• George-Marios Angeletos,

    1. Dept. of Economics, Massachusetts Institute of Technology, Cambridge, MA 02142, U.S.A. and NBER;
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  • Jennifer La'O

    1. University of Chicago Booth School of Business, Chicago, IL 60637, U.S.A. and NBER
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    • This paper supersedes earlier working papers that circulated in 2008 and 2011 under the titles “Sentiments” and “Decentralization, Communication and the Origins of Fluctuation.” For stimulating discussions and feedback, we are grateful to colleagues and to seminar participants at Bern, Chicago, Harvard, Michigan, MIT, Northwestern, NYU, PennState, Princeton, Ohio State, the Atlanta and New York FRBs, the ECB, and numerous conferences. We owe special thanks to Markus Brunnermeier, Tarek Hassan, John Hassler, Per Krusell, and Venky Venkateswaran for conference discussions of our paper, and to Rochelle Edge, Refet Gürkaynak, and Burçin Kisacikoğlu for sharing their data with us. Last but certainly not least, we are grateful to the editor, and to four anonymous referees, for constructive criticisms and detailed suggestions that greatly improved the paper.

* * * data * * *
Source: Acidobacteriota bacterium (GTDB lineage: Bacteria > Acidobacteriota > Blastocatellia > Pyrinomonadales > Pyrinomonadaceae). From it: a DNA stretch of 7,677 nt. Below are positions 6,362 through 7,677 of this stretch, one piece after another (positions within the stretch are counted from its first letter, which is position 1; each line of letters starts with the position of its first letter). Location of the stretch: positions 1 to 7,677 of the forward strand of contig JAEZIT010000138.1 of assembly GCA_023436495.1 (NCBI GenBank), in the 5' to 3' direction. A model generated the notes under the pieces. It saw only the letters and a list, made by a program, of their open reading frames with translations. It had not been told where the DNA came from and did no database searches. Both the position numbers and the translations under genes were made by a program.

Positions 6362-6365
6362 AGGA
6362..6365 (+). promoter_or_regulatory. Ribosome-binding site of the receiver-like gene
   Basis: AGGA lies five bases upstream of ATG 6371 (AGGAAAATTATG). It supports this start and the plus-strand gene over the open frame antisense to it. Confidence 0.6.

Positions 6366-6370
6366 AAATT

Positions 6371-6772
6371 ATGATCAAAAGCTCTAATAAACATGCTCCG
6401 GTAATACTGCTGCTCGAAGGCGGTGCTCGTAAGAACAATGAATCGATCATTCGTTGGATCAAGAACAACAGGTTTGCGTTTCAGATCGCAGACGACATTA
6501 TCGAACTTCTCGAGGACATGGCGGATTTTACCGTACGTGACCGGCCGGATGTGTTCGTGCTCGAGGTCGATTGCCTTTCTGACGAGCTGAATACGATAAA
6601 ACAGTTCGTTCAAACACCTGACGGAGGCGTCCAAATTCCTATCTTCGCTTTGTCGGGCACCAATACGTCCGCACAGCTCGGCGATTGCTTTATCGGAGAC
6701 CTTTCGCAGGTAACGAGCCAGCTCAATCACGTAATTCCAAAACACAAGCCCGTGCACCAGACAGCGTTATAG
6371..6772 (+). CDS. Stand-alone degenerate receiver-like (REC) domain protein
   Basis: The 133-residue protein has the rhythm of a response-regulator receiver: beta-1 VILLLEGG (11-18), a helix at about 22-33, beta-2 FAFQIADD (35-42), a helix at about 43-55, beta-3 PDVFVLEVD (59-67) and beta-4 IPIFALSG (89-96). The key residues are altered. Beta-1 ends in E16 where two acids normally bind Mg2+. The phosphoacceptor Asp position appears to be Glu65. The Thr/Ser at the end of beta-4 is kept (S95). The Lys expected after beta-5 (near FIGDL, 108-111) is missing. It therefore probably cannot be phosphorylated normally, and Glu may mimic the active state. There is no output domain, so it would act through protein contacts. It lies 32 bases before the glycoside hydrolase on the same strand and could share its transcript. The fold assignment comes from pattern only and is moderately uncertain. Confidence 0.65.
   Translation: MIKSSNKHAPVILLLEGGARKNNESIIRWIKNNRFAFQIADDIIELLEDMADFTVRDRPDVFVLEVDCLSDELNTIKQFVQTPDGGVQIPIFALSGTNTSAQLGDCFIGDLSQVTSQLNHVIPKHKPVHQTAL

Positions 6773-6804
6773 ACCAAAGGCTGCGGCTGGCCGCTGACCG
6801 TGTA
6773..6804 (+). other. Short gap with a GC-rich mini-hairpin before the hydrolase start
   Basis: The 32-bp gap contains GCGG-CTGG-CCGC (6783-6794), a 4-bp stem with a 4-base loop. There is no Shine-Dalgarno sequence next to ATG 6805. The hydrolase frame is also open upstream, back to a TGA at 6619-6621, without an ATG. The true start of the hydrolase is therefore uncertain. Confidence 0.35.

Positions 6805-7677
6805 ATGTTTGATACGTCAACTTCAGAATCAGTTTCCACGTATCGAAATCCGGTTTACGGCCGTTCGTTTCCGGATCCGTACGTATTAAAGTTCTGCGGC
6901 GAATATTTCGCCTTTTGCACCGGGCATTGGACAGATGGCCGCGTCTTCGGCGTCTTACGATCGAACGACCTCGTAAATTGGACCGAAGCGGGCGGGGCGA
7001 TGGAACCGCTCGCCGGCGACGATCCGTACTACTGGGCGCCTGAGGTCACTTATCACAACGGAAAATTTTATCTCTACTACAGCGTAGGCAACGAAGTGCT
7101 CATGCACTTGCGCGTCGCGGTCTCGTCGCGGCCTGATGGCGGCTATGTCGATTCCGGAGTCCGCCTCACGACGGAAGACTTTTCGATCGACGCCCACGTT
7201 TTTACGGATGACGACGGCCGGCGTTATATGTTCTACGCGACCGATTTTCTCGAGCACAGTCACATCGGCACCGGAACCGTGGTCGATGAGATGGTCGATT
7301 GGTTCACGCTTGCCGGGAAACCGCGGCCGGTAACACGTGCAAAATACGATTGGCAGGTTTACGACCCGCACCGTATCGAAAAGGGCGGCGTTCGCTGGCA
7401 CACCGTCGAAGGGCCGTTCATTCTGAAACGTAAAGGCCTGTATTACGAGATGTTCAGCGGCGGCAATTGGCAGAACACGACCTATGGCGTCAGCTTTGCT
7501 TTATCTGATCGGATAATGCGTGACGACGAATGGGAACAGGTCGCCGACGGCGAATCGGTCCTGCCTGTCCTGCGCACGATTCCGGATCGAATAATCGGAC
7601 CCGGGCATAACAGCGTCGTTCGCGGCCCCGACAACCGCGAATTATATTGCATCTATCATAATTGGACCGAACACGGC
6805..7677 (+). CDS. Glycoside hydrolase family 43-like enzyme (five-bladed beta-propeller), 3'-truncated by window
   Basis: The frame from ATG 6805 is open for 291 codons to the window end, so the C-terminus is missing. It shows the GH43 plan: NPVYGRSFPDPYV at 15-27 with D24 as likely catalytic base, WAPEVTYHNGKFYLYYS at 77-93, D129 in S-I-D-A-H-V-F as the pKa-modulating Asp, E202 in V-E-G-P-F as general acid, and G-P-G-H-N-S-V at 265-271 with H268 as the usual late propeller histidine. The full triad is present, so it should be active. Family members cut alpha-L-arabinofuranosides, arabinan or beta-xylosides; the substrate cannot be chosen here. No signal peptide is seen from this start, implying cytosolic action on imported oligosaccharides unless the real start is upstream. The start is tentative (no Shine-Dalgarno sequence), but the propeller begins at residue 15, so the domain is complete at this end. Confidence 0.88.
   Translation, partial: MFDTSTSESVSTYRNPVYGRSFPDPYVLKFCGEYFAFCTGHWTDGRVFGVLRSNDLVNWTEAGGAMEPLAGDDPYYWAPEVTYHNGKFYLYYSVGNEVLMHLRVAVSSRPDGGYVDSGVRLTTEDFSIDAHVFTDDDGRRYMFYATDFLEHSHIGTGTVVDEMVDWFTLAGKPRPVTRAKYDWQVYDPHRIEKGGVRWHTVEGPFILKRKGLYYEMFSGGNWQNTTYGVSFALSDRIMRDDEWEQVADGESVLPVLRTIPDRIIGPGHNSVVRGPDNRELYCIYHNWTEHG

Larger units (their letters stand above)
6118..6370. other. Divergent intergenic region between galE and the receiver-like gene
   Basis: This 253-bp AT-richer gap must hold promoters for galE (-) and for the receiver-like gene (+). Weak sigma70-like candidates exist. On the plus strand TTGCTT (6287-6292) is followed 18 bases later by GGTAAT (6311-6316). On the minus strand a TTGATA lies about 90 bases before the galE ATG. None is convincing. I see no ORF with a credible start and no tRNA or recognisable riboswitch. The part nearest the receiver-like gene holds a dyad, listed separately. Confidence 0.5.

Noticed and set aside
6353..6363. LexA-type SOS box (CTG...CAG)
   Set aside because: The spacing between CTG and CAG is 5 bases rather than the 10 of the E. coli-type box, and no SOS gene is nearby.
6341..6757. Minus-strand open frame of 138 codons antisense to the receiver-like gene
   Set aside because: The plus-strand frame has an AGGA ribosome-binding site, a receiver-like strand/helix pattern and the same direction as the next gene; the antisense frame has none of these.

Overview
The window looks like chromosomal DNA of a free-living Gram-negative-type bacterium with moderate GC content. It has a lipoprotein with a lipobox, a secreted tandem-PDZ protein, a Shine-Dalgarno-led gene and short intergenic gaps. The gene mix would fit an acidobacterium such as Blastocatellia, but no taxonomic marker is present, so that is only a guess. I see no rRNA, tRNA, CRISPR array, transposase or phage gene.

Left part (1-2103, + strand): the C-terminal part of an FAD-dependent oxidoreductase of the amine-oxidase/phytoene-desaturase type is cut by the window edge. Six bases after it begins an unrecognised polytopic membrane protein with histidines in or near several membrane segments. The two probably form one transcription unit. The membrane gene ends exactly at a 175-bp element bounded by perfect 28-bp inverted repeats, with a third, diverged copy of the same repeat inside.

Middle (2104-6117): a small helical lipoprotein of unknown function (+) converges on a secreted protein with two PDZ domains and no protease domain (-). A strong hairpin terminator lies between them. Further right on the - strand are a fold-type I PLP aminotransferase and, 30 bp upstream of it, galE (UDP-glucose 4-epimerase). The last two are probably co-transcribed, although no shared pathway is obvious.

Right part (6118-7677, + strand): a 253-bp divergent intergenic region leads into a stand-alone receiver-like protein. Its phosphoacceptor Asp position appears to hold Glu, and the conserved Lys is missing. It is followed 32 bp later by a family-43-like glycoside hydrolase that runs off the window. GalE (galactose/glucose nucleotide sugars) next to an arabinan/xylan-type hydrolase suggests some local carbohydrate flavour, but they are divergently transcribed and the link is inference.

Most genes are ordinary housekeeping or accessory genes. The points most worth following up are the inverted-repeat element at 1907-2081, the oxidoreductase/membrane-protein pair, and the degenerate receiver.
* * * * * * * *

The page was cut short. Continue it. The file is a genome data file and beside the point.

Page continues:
This paper develops a new theory of fluctuations—one that helps accommodate the notions of “animal spirits” and “market sentiment” in unique-equilibrium, rational-expectations, macroeconomic models. To this goal, we limit the communication that is embedded in a neoclassical economy by allowing trading to be random and decentralized. We then show that the business cycle may be driven by a certain type of extrinsic shocks which we call sentiments. These shocks formalize shifts in expectations of economic activity without shifts in the underlying preferences and technologies; they are akin to sunspots, but operate in unique-equilibrium models. We further show how communication may help propagate these shocks in a way that resembles the spread of fads and rumors and that gives rise to boom-and-bust phenomena. We finally illustrate the quantitative potential of our insights within a variant of the RBC model.